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How to Read Nutrition Labels Accurately

How to read nutrition labels accurately

How to read nutrition labels properly

Turn a food product around, and you get something like this:

Four parts to a nutrition label

As you can see, there are four parts to a nutrition label. Let's start at the beginning:

Four parts to a nutrition label
Four parts to a nutrition label

1. How to read serving information on a nutrition label

The above is an example of a salt product. But let’s start with the serving information:

serving information
Serving Information

As we can see with this salt product, there are 4 servings per container. And the serving size is one cup.

A little trick the food industry tries to play to make their product seem lower in calories: they list their product as anywhere from two to ten servings for a frozen lasagne, for example, but have one serving size as a small portion of the product.

Another example: one packet of chips could be listed as TWO servings, but let's be honest: who is consuming half one day and half the next? So, when you look at it you might say: "Oh, it's only 150 calories!?" But you're failing to recognise that is for just ONE serving, and that you'll actually consume 300 calories because there are TWO servings.

And in the product above as you can see -- eat the whole thing (not that you would) but you better remember you're getting 4 times the amount of calories in it! In this case, its’ 4 per serve, so it would be 980 calories.

So, in this section, you'll get the serving sizes mostly in grams of cups as you can see.

Alright, let's move on to calories.

2. Understanding calories on a nutrition label

This part is self-explanatory -- per serve you get 245 calories.


Now depending on your goals, this is important information. You know you need to be in a deficit to lose weight, and a surplus to grow muscle.

So, if you had to eat 2,200 calories to LOSE weight, then having this salt product wouldn’t worry you too much in terms of fat gains. Then we have nutrients.

3. Understanding nutrients on a serving label

Alright, you can't go a day without your goodies. I'm of course talking about your nutrients -- your macro and micronutrients.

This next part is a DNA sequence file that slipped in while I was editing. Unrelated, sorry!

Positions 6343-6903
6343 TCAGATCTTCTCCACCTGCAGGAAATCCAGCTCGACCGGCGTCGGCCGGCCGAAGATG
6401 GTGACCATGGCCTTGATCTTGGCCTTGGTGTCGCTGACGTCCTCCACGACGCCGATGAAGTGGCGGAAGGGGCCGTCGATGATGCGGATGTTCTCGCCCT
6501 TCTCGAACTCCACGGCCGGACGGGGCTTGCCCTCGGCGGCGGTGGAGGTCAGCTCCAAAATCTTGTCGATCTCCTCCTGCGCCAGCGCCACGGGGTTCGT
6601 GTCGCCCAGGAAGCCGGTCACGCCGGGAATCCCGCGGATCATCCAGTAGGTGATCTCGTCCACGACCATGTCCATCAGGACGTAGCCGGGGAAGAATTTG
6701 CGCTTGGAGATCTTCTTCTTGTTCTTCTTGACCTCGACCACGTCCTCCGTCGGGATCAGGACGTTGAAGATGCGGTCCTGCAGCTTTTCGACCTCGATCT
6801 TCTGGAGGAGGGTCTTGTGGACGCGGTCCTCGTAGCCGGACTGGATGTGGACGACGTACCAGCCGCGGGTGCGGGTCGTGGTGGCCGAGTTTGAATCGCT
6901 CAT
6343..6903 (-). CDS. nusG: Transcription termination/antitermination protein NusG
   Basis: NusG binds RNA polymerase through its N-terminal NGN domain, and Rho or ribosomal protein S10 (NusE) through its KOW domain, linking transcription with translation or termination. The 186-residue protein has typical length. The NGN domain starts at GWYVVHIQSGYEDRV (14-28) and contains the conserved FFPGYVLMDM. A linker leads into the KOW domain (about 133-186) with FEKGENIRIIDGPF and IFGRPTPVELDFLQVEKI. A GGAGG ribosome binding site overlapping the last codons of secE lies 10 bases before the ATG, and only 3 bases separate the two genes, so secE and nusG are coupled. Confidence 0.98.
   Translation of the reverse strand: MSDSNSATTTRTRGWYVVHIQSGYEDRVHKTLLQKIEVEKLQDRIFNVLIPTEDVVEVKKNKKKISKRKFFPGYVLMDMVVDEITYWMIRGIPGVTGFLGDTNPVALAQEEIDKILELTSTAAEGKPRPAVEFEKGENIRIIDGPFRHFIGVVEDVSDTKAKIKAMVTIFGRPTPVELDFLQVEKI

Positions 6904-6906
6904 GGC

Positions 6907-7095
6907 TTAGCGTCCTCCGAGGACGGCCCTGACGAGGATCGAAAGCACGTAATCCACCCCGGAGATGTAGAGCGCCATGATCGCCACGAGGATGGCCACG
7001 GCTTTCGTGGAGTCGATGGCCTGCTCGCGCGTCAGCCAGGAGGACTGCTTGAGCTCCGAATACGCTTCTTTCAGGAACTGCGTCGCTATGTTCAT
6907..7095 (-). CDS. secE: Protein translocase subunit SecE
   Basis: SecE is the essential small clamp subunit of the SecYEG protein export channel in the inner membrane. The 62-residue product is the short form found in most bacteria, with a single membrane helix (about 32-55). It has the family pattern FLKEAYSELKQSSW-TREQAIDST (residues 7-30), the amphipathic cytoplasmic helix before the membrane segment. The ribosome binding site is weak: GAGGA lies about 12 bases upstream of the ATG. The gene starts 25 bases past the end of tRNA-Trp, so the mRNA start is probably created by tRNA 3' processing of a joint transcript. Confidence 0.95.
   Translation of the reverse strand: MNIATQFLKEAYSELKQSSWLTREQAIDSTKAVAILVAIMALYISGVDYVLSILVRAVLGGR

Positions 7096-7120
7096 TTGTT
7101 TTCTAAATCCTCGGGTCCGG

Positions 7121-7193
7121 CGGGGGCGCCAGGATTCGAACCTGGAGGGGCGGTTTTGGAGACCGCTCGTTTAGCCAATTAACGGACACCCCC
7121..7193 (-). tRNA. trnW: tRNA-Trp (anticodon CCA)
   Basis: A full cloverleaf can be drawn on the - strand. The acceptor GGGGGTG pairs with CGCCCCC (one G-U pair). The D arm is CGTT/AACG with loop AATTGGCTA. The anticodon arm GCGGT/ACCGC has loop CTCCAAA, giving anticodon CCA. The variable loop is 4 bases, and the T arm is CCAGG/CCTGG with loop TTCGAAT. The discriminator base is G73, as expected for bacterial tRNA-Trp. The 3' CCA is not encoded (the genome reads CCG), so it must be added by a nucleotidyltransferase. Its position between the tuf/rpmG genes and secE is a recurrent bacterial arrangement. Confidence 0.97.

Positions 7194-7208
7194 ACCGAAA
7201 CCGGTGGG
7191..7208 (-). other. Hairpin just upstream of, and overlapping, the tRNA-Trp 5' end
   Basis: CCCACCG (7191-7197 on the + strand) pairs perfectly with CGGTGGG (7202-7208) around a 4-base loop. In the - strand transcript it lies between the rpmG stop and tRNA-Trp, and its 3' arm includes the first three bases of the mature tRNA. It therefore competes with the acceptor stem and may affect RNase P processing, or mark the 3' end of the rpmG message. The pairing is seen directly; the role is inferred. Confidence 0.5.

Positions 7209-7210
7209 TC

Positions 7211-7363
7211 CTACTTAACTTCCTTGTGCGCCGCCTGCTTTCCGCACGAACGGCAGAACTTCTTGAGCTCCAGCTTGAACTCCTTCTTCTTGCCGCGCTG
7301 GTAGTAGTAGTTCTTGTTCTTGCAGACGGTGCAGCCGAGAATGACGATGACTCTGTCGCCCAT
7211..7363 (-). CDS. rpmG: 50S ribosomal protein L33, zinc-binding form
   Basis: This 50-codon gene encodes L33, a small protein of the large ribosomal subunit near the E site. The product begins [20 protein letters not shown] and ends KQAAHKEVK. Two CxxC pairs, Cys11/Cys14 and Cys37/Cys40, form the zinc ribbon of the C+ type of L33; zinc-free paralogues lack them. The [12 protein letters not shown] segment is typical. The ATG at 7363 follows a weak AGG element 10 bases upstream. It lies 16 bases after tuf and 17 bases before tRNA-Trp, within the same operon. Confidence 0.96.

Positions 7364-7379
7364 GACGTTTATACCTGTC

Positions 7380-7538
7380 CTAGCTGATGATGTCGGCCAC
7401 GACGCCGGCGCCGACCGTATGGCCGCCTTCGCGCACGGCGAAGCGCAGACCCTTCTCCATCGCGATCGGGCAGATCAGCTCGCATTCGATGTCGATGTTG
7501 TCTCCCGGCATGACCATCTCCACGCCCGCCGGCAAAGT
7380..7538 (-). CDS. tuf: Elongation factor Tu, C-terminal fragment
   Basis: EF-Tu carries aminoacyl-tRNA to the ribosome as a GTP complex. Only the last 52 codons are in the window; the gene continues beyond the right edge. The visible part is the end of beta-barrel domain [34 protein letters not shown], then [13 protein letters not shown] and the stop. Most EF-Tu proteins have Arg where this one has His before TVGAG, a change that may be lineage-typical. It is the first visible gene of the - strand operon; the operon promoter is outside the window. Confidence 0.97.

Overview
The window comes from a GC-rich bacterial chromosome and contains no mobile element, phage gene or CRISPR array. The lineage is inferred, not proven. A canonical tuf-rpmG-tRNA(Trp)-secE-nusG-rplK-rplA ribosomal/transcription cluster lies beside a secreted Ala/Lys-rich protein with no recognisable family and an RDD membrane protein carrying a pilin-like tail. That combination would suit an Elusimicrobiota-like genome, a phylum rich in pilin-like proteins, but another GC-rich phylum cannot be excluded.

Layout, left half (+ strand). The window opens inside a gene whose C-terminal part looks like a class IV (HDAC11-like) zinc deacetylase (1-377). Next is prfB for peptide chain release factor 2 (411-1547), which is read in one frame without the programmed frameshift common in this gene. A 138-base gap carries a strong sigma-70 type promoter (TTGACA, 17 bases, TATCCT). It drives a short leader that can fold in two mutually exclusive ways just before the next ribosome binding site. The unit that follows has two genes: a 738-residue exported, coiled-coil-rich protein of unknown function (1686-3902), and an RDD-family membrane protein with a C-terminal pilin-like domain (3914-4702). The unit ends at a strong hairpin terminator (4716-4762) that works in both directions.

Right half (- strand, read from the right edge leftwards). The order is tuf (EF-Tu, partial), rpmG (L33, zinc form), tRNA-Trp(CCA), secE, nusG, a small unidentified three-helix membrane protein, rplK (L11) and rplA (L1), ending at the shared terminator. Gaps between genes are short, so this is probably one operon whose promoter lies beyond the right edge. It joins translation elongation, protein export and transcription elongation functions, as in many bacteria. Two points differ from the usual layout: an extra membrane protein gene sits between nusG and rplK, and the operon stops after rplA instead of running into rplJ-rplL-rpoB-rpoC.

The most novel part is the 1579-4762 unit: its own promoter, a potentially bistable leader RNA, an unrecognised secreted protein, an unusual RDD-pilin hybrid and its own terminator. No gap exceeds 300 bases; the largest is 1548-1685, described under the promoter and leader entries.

Macronutrients are the fancy term for your protein, fat, and carbohydrates. You have your unique amount of macronutrients for fat loss or muscle growth (more for muscle growth) which all tend to prioritise dietary protein.


We want around 1.5 grams at least of our body weight in kilograms of protein per day and should aim for around 25-40 grams of protein per meal (roughly). This is where you'll see how much protein is in your meal.

You'll also see the macronutrient subtypes: saturated fat (as seen above on the label) is a subtype of fat. Fiber and sugars are a subtype of carbohydrates.

We can also learn about the vitamins here, too. These are our micronutrients. In this example, you can see Vitamin D, Calcium, Iron, and Potassium. So you see all the different vitamins and minerals.

4. Understanding daily value percentages on a serving label

Take a look at this:

Percentages of daily value
Percentages of daily value

The percentage of Daily Value (%DV) is the percentage of the Daily Value for each nutrient in a serving of the food.

So, in our example above, you can see for sodium, for example, this food product has 10% of the daily recommendation -- expressed in grams, milligrams, or micrograms (depending on which one it is). We do not want to eat more than the daily recommended percentage each day.

This also allows us to see how much of a specific macronutrient or micronutrient is present. In our example above, we can see there's 20% of your daily value in vitamin D. Generally speaking, 5% daily value or less is considered low, whilst 20% or above is considered high.

And chances are you're reading this on our website because you're interested in obtaining the best physique possible. So, you want to be choosing foods with a higher daily percentage of protein.

The four main takeaways

So, they are the four main takeaways to pay attention to when reading a nutrition label:

  1. The serving information
  2. The calorie information
  3. The nutrient information
  4. The percentage of the daily value present.

Nutrition labels can seem confusing, but with practice, these four parts will become second nature.

For the best physique possible, be sure to prioritise foods that are high in dietary protein. This will ensure your weight loss and/or muscle goals are given a better chance.

And make sure you remember the food industry can be cheeky with its “servings per package.” You might think you’re only going to eat 200 calories, but that might be in just one serving – the whole package you’re about to eat might be three servings in total (for 600 calories).

Bulk Nutrients Expert Dayne Hudson

Dayne Hudson

Like many, Dayne was once desperate to lose weight and get into shape. But everyone he asked, everything he read, lead to the same place... nowhere.

His journey started there - researching science journals and completing a Sports Nutrition Specialist qualification so he could make weight loss easier.

More about Dayne Hudson


  1. Hydes T, Alam U, Cuthbertson DJ. The Impact of Macronutrient Intake on Non-alcoholic Fatty Liver Disease (NAFLD): Too Much Fat, Too Much Carbohydrate, or Just Too Many Calories? Front Nutr. 2021 Feb 16;8:640557. doi: 10.3389/fnut.2021.640557. PMID: 33665203; PMCID: PMC7921724.
  2. Wu G. Dietary protein intake and human health. Food Funct. 2016 Mar;7(3):1251-65. doi: 10.1039/c5fo01530h. PMID: 26797090.
group of product images for proteins
group of product images for proteins

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